U.S. Rabbi Secretly Videotaped More Than 150 Women, Prosecutors Say

Prosecutors are barred from charging Barry Freundel with voyeurism in 64 of the cases because they took place more than three years ago.

Jessica Gresko
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Rabbi Barry Freundel at the Kesher Israel Congregation in Georgetown is seen making a call in this Aug. 7, 2000 photo.Credit: AP
Jessica Gresko

A rabbi accused of secretly videotaping nude women at a Jewish ritual bath recorded more than 150 women, prosecutors said during a meeting with victims, the first specifics they have given on the scope of the man's recording.

When prosecutors charged Barry Freundelwith voyeurism late last year, they based the accusations on recordings of six women but indicated more had been filmed. During a meeting with victims Wednesday evening at the U.S. Attorney's Office in Washington, prosecutors discussed the number of victims revealed by an investigation along with the benefits of a plea deal in the case.

The meeting was closed to the press. But three people who attended told The Associated Press what was discussed. Two individuals spoke on condition of anonymity because they were not authorized to publicly discuss the closed-door meeting.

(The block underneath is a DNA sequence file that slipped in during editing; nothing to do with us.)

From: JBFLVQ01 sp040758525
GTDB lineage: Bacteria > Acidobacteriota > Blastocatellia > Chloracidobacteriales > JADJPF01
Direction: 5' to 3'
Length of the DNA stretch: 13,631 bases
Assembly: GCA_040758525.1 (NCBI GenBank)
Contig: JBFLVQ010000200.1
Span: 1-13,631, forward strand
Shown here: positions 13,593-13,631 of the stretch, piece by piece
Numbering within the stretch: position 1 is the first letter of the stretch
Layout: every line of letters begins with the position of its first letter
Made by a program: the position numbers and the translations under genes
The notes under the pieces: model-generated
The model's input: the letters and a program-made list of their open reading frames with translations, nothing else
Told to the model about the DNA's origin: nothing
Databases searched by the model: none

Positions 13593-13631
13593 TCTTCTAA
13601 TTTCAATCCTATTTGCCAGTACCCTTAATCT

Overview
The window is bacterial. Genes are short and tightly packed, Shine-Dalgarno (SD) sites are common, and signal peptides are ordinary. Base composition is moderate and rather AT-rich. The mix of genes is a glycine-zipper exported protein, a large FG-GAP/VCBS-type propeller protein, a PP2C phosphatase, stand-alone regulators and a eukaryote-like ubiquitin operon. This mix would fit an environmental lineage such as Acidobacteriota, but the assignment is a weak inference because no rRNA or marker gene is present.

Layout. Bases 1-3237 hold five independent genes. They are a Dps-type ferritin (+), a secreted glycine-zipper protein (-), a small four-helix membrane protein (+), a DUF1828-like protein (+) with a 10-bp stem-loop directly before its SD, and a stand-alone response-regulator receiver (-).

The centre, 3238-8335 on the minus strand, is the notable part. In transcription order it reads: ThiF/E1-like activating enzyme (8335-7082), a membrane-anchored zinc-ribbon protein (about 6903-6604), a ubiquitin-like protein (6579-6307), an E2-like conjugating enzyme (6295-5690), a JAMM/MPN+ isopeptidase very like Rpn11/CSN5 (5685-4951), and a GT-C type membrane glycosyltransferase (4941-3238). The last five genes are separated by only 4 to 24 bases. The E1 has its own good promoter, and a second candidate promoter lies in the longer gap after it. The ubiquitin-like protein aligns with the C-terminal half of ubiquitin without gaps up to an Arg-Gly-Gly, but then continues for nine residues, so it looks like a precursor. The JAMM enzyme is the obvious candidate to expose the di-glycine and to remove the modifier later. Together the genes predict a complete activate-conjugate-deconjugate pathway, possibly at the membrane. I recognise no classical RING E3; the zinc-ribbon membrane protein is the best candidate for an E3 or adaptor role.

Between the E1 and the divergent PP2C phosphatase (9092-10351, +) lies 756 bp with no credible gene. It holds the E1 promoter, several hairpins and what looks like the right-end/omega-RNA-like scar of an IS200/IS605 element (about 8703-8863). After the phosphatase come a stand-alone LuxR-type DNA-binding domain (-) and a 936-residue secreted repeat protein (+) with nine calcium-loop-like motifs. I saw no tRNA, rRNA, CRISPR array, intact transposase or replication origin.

The third person, a victim, is not being identified because The Associated Press does not identify victims of sex crimes.

Freundel's attorney, Jeffrey Harris, did not immediately return a call Thursday requesting comment. William Miller, a spokesman for the U.S. Attorney's Office in the District of Columbia, which is prosecuting the case, declined comment, citing an ongoing investigation.

Freundel, 63, was a rabbi at the Kesher Israel synagogue in Washington for over 25 years and a prominent orthodox rabbi before his October arrest on voyeurism charges. Court documents accuse him of setting up a recording device disguised as a digital clock radio in the changing and showering area of The National Capital Mikveh, a ritual cleansing bath affiliated with Kesher Israel that opened in 2005.

Police arrested Freundel on Oct. 14 after a person associated with the mikveh discovered the hidden camera. Police initially found videos of six women entering and exiting a mikveh shower, and court documents say Freundel appears on film setting up the recording device. A search of his home turned up other media storage devices, and he has since been fired from the synagogue.

During Wednesday's meeting, prosecutors told victims, their spouses and some lawyers representing them that an investigation had determined Freundel had filmed 152 women. Prosecutors said 88 of the women had been filmed within the last three years. They said another 64 were filmed going back to 2009, though a statute of limitations bars prosecutors from charging Freundel with voyeurism based on those recordings.

The next hearing in the case is Feb. 19.